Tentative deals worth more than $80 million were made during business-to-business (B2B) meetings at the World Export Development Forum (WEDF) in Doha, Qatar.
It was organised by the International Trade Centre (ITC) and hosted by the Ministry of Economy and Commerce of the State of Qatar through the Qatar Development Bank, said a statement.
Following two days of meetings between companies from across the world, around 90 letters of intent were announced cutting across a variety of sectors, it said.
The pledges were made food and beverage, plastics, services and tourism sectors.
More than 700 people from 92 countries attended the event, including 26 least developed countries.
Five trade promotion organisations from Bangladesh, Egypt, Georgia, Nigeria and Vietnam, signed an agreement to support trade development among each other.
Arancha González, ITC executive director, said: “The incredibly productive B2B sessions have yielded around 90 declarations of intent to do business worth a total of $80 million.
“The prospective deals cut across sectors, from bottled water and juice production to distribution services. Significantly, most of the deals were for South-South trade and investment.”
Hassan Khalifa Al Mansoori, executive director of QDB, said that SMEs play an important role in Qatar’s diversification efforts.
“We are extremely proud to have hosted a successful WEDF. Even more so given the number of potential business deals that have been agreed here in Doha,” he said.
On WEDF’s last day, ITC unveiled a new publication and an online standards tool on halal, which seek to help businesses capture the potential of the trillion dollar global halal market.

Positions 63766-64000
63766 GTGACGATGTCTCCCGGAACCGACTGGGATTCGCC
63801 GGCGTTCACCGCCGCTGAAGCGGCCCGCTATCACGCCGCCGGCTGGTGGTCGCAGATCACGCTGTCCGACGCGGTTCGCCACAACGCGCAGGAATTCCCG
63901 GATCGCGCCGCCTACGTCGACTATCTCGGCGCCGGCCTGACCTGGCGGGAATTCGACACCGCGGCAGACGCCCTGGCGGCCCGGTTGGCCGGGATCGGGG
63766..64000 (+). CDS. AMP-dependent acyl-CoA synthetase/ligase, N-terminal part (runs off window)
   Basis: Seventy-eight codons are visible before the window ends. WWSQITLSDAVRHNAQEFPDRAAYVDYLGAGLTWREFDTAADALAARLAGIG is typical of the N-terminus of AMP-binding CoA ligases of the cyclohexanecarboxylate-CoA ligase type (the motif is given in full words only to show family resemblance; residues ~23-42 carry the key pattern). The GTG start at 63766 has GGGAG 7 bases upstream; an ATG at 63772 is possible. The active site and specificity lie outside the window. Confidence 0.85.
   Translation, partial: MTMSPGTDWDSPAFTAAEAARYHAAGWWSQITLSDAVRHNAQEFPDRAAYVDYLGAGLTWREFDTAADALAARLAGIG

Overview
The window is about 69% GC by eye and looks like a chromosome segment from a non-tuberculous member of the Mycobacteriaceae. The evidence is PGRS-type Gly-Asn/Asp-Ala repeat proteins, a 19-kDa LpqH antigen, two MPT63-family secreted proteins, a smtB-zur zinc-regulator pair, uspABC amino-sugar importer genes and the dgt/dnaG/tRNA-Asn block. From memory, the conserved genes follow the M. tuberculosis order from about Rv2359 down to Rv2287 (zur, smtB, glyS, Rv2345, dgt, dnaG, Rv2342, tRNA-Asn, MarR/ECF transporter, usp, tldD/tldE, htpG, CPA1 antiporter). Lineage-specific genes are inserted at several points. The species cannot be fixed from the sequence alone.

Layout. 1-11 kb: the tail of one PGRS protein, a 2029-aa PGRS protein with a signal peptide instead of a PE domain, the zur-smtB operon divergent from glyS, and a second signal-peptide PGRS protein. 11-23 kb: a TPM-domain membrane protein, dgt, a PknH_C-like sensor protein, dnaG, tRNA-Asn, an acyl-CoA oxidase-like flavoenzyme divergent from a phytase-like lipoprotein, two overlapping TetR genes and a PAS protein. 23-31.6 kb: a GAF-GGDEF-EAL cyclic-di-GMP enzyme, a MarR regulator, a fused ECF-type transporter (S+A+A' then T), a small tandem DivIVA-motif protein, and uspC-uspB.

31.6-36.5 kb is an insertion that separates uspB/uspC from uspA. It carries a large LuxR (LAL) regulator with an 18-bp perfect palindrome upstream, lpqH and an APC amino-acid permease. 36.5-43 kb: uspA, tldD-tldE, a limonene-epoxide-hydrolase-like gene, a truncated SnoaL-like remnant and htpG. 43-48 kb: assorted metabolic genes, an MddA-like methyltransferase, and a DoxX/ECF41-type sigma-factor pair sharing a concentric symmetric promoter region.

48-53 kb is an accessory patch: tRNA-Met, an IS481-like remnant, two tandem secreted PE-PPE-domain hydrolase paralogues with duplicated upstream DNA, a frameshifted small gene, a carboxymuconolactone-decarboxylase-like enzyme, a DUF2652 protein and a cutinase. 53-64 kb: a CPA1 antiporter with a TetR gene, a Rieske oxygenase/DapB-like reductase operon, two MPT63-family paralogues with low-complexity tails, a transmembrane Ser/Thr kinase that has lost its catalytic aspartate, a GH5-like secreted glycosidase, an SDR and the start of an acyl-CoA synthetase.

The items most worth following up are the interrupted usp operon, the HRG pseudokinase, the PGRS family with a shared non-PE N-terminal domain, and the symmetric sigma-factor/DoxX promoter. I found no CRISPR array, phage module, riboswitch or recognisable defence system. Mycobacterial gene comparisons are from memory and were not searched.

“The halal food sector offers large and growing market for small and medium-sized enterprises seeking to diversify and gain a competitive edge in this area,” González said.
From Niche to Mainstream: Halal Goes Global is the first publication to provide an overview of the global halal food and beverage market. It provides trade data, consumer trends, farm-to-fork challenges in the supply chain, and recommendations for trade and investment support institutions to promote a national halal industry. An Arabic version of the publication’s executive summary is already available.ITC has developed the ITC Halal Standards Map to help suppliers navigate the maze of halal standards around the world, because of the need for producers to comply with a variety of standards to gain access to markets.
The tool has reliable information for relevant standards, helps users identify appropriate audit systems and institutions, and allows businesses to self-assess their compliance against standards of relevance to them.
During the two-day event in Doha, speakers addressed the unique challenges and opportunities faced by SMEs in developing countries and economies in transition. They explored how these businesses, which account for the bulk of employment around the world, can be empowered to use international trade and investment to drive growth and job creation.
WEDF consisted of four plenary sessions and four parallel breakout sessions, alongside structured and informal B2B meetings that allowed participating SMEs to meet potential customers, suppliers, and investors.